If 34-year-old L.A. saxist Kamasi Washington propagated only the three hours of "The Epic" in his entire life, he would deserve a permanent fixture in the Church of Jazz -- a big illuminated Bible, maybe a chalice, even a side chapel. This music is glorious.
"The Epic" can make you smile, breathe, feel optimistic. It unfolds with boundless generosity, as if we can relax past doomsday to receive inspiration after inspiration, and as if we deserve the gift.
Think: A jazz epic with strings, vocal choruses and no creative limits seemed impossible in our world of 99-cent virtual bazaars, and it would have been a nonstarter without the alliance of Washington's childhood friend and sometime musical collaborator Kendrick Lamar, who's a marketplace slugger in the field of rap. Whatever way "The Epic" comes to us, we should take it and kneel.
A few examples.
Good idea to lead off with "Change of the Guard," a more leisurely take on the vibe of John Coltrane's "Impressions," alternating between power jog and trance. Massed violins and swooning vocal sections make the whole thing lift off and hover midair between improvisational excursions, such as trumpeter Igmar Thomas' lyrical languor and tenor man Washington's punchy bebop (a form that sounds fresh when it pours from his unjaded lungs). The track fades out with psychedelic synth, which somehow doesn't feel incongruous. Wow.
"Leroy and Lanisha" rambles jauntily along, a conversation (plus tuneful call & response riffs) between Washington's exuberant tenor and Ryan Porter's convivial trombone. Pianist Cameron Graves turns your head throughout the "Epic" sessions with his joyfully sparkling dissonances, and when he butts in here, he's like some street genius on crack, except, y'know, WELCOME. A true tune!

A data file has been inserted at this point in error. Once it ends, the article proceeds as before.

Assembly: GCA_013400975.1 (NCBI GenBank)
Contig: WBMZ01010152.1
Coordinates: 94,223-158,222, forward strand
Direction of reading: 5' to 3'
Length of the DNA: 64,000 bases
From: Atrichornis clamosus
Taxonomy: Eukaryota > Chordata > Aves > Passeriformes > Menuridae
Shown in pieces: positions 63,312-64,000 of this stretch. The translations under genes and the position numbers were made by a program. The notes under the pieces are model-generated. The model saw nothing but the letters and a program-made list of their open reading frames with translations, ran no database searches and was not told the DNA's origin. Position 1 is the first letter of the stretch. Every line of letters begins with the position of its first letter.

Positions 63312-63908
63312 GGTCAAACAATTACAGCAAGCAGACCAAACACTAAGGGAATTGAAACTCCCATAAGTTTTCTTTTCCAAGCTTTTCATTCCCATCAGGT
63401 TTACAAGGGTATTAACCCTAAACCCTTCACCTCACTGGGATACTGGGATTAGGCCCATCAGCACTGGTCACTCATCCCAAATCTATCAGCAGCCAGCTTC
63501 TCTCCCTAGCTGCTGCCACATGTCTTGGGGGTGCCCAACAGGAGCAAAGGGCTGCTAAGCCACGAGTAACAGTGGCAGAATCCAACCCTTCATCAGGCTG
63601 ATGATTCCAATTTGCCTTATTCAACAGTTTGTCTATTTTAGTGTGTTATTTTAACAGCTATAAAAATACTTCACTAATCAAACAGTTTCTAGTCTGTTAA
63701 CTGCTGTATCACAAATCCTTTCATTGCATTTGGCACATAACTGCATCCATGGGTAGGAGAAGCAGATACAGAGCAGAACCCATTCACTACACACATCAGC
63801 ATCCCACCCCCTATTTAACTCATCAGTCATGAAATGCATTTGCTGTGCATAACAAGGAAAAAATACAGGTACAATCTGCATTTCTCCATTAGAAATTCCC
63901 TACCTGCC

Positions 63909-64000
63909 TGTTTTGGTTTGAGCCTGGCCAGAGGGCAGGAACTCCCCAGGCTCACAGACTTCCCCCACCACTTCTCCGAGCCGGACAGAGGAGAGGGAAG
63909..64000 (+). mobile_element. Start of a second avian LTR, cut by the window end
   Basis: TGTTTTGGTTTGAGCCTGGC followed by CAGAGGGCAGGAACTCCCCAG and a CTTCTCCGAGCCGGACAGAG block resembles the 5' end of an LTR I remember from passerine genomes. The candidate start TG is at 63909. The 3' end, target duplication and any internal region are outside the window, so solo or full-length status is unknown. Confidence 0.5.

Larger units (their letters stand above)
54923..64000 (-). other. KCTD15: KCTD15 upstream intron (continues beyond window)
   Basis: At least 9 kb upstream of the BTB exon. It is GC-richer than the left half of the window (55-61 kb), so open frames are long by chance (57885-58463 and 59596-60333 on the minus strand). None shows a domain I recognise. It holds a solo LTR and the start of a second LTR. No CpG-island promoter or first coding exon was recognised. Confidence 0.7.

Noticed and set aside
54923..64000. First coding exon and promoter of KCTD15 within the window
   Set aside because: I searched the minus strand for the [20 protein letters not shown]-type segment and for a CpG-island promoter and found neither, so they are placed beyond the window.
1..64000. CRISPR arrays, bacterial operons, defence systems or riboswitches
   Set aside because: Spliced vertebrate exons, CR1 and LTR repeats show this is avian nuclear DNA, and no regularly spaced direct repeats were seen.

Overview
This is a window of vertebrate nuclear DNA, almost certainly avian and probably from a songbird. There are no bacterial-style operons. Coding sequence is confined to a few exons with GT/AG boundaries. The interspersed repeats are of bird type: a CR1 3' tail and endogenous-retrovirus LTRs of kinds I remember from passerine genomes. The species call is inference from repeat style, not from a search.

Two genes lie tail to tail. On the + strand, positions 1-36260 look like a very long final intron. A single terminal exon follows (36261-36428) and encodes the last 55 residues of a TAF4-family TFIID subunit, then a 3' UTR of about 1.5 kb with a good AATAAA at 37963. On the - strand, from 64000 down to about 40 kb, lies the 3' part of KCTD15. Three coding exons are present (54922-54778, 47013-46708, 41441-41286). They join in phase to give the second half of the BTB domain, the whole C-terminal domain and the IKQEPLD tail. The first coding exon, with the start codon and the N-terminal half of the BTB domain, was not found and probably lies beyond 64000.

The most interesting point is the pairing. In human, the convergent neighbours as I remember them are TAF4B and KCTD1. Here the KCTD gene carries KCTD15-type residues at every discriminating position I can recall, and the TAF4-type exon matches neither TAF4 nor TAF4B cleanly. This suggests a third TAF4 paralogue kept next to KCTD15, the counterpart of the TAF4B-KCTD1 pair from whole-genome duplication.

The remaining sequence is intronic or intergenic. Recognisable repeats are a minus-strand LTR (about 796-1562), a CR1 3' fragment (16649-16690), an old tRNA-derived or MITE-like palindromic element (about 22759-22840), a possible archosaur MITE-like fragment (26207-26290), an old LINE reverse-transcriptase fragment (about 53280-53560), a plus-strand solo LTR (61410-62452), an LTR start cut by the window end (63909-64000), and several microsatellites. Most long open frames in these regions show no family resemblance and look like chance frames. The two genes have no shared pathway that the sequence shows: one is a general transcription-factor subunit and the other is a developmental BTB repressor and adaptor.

One of the record's deepest offerings is Debussy's "Clair de Lune," somehow transformed into an organ-oozing slice of sentimental blues. When the chorus wells up, the thing opens onto Cinemascopic vistas, pure beauty. Remember Slam Stewart, the '40s bassist who bowed his standup bass so it sounded like some distorted heavy-metal whoopee cushion? Miles Mosley plays that part here, injecting just enough champagne to assure the royal ball steers clear of melancholy. Makes you want to WALTZ.
The Juice Award goes to the drums and percussion of Ronald Bruner Jr., Tony Austin and Leon Mobley, who seize your feet and make 'em twitch time after time. Their major contribution is no accident, since Washington himself blows like a stone rhythm fiend, making up in deadly-accurate groove whatever he may lack in subtlety. (Passion, though, he's got buckets of that.)
A longtime member of Gerald Wilson's big band, Washington has planned each long track on "The Epic" like a journey, with contrasting introduction, surprising conclusion and plenty of dynamic twists in between. The great Wilson taught many lessons, among them a sure knowledge of what audiences liked, and variety ranked high on his list. So Washington gives you energy, intellectuality, tradition, revolution and soul, and he gives it to you not because it's "The Message" (the title of the blasting, percolating final track), but because he thinks you'll dig it. He knows you've got struggles, and he steps up with the healing, the hope and just some ultra-fine jamz. On top of all that, flash your lamps on that cosmic cover image -- damn!
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Kamasi Washington plays the Blue Whale on Thursday, May 28. He's been getting a lot of attention, so make a reservation if they let you.